The French activist investor keeping Vodafone’s board on its toes said this weekend that the telecoms giant had become “too fat, too slow (and) too complex.”
Xavier Niel, who holds a significant chunk of the firm’s shares, told the Sunday Times the giant needed to sell infrastructure and “smaller non-core assets in order to regain financial flexibility.”
Vodafone’s embattled chief exec Nick Read announced last week he would step down at the end of the year, with the board and shareholders frustrated by a share price which has almost halved during his four-year tenure – compared to a FTSE-100 that has been broadly flat over the same period.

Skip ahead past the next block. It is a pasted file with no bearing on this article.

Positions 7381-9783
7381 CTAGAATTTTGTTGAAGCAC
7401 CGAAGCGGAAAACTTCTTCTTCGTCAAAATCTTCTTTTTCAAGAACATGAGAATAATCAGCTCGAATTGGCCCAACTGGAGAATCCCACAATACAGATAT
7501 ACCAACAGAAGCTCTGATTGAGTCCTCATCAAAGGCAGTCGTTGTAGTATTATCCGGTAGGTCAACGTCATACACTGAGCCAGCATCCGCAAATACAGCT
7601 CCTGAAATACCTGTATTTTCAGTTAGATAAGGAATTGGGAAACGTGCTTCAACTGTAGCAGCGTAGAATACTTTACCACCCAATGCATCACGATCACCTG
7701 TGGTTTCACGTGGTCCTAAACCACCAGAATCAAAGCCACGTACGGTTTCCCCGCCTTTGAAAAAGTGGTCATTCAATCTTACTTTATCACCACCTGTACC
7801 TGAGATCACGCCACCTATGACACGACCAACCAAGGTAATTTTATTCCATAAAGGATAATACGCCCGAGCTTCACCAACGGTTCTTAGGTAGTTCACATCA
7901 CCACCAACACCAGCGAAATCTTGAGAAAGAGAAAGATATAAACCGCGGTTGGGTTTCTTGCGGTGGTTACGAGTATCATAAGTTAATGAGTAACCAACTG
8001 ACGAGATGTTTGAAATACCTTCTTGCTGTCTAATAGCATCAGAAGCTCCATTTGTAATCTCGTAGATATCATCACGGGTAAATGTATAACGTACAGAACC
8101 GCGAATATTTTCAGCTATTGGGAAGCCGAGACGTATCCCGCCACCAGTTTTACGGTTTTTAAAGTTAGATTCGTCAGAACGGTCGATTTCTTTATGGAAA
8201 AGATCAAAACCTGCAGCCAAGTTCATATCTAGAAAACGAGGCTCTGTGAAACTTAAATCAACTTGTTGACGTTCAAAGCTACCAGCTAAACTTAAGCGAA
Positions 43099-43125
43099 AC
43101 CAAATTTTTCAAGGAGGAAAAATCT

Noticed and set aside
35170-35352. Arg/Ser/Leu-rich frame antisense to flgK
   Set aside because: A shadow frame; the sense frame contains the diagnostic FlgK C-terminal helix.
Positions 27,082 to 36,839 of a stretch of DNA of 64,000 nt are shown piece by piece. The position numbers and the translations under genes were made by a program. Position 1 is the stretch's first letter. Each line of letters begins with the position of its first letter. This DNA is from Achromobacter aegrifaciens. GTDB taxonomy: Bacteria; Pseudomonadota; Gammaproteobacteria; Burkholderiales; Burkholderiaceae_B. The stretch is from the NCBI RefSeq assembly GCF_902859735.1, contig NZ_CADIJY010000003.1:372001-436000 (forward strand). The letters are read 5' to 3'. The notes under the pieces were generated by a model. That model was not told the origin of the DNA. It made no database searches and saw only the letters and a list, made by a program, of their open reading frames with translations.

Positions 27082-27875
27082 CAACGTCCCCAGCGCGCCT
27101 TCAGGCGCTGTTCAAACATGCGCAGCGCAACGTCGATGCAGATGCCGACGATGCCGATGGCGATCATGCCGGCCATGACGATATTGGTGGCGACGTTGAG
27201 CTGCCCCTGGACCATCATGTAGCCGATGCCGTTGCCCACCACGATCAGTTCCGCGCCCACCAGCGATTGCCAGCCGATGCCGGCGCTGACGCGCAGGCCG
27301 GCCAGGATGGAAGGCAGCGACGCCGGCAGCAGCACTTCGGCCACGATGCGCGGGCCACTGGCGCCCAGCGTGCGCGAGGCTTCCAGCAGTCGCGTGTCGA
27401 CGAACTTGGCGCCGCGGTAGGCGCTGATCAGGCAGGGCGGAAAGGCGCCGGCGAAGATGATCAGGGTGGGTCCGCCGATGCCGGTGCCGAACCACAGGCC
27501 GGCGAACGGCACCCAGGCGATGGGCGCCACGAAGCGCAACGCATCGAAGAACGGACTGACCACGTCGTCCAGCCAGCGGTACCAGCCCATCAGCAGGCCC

The company has appointed an interim boss with a search for a permanent replacement underway.
“The right candidate must be ready to take action and to rapidly implement significant change to return Vodafone to greatness,” Niel said.
Last week United Arab Emirates-based Emirates Telecommunications upped its stake in Vodafone to 11 per cent, but dismissed rumours that it would make any grand swoop for the British telecoms firm.
Vodafone’s biggest shareholder, once known as Etisalat Group, upped its stake by one per cent, stating that the rationale for investment was “unchanged” from the original plan, which is to “gain significant exposure to a world leader in connectivity and digital service at an attractive valuation”.
Telecoms analyst at PP Foresight Paolo Pescatore told City A.M. that timing of Emirates’ move was likely a coincidence than a calculated strategy.
“The UAE provider is keen to expand beyond its core market. Vodafone’s global and particularly European operations offer plentiful opportunities for both Etisalat and Vodafone to work more closely to bring greater efficiencies and launch new products globally,” he said.